Every fixed rate ISA gives your capital the opportunity to receive tax-free interest over the course of the fixed term.
The government sets the tax-free interest limit at the beginning of every tax year. The ISA allowance currently sits at £20,000.
It is important to note that the tax-free limit £20,000 is not attached to the ISA account, but the individual person.
This means that if you have multiple ISAs, then your ISA allowance will be split up between your accounts.
The golden rule is: Once it’s gone, it’s gone. This means that you cannot save or carry over the tax allowance to the following year, which makes it integral to take advantage of every year.
Fixed rate ISAs offer you the chance to earn not only tax-free interest, but often higher interest than regular ISAs. However, you have to make sure you do not touch your capital for the course of the fixed rate term.
If you are confident that you will not need your capital for a prolonged time, you may want to look into the longer fixed rate ISAs; the longer the fixed rate term, the higher the interest.
All fixed term ISAs will require you to leave your capital for an agreed term. This is because the majority of ISA providers will not allow withdrawals from a fixed term ISA.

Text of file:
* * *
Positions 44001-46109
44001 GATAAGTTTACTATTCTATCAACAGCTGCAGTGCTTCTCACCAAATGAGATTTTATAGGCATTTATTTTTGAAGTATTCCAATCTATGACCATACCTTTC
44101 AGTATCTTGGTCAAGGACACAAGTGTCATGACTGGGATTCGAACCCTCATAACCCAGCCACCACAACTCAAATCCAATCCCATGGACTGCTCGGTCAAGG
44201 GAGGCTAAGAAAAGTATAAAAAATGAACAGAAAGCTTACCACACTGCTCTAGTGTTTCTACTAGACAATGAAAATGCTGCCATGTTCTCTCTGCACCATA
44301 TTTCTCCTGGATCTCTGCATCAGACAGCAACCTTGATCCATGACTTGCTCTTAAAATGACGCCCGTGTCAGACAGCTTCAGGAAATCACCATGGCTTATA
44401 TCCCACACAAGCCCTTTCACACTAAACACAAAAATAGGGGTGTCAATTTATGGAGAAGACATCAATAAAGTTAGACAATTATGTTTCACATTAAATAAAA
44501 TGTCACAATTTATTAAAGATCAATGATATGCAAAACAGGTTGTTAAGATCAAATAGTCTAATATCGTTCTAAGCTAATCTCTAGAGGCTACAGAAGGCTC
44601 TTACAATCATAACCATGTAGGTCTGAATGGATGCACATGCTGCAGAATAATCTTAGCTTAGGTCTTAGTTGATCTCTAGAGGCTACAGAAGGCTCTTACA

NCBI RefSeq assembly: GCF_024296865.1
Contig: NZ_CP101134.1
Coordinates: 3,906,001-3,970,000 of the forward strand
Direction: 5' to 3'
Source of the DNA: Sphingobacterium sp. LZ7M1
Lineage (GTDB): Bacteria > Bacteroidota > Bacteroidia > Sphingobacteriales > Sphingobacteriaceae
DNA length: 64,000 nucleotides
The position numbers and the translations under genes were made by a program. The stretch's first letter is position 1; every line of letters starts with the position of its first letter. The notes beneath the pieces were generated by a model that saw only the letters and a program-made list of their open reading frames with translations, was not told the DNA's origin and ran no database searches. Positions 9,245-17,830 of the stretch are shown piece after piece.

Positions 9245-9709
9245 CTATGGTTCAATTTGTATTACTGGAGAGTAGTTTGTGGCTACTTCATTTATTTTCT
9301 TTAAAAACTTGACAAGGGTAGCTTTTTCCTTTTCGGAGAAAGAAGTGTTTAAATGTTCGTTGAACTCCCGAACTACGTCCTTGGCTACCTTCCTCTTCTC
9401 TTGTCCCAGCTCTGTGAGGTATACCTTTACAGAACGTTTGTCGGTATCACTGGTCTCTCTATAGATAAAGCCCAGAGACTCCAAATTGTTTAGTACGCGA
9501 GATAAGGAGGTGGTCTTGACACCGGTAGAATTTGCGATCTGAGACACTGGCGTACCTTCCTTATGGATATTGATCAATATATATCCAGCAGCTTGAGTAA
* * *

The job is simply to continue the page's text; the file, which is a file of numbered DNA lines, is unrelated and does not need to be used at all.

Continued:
Almost every fixed rate ISA providers will prohibit withdrawals from a fixed rate ISA. However, a small number of banks will allow you to withdraw your capital within their ‘cooling off period’ at the start of the fixed term. Typically, an ISA provider’s ‘cooling off period’ will be up to 14 days from opening the ISA.
The majority of 12 month fixed rate ISA providers will charge an early withdrawal fee/ early closure charge in the event a withdrawal is made before the end of the fixed term. This is because ‘cooling off periods’ do not come with every ISA.
Early withdrawal fees and early closure charges are often calculated on a number of days’ worth of interest, which means they can substantially reduce your initially invested capital.
Often fixed rate ISA providers will have a minimum deposit that you will need to have before opening a fixed rate ISA.
The minimum deposits found in fixed rate ISAs vary from lender to lender; however, it is not uncommon for fixed rate ISAs to require a deposit between £100 and £2,000.
Even if the minimum deposit is relatively high for the ISA you are looking at, it may still be worth opening, especially if you only have to leave your deposit for a short period of time.
Who can open an ISA
All UK banks that provide fixed rate ISAs require you to live in the UK and be 18 or over.
If you want to open an ISA for someone who is under the age of 18, then you could explore the junior ISA options available on the market.
Who can contribute to an ISA